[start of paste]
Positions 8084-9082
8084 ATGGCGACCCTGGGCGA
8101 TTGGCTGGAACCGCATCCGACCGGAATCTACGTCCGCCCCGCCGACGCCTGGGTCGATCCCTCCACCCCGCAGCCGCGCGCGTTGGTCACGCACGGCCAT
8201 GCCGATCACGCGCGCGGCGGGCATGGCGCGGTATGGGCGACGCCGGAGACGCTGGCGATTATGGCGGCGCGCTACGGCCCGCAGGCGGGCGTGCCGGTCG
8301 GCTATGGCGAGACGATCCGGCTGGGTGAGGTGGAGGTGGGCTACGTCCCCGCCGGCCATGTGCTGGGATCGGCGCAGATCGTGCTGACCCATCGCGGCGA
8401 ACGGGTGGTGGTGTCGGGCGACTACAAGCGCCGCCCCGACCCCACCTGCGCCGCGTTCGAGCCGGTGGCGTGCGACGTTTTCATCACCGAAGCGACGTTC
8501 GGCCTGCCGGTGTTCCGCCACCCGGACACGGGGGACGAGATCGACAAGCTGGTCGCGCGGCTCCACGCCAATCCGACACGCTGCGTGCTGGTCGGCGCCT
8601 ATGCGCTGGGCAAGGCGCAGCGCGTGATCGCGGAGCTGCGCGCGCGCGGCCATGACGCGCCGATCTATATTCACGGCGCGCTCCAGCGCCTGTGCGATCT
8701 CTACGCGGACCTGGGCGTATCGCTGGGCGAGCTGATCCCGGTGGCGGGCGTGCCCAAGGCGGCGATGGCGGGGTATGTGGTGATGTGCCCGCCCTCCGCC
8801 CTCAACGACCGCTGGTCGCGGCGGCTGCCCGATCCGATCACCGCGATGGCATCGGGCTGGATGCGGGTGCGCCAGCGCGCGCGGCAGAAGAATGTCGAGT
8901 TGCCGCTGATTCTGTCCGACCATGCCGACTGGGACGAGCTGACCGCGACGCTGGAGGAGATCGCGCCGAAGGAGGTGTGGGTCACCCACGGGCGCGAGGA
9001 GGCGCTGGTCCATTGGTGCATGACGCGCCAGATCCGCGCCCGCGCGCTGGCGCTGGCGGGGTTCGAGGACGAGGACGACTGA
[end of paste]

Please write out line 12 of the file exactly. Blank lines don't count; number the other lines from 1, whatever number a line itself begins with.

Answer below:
9001 GGCGCTGGTCCATTGGTGCATGACGCGCCAGATCCGCGCCCGCGCGCTGGCGCTGGCGGGGTTCGAGGACGAGGACGACTGA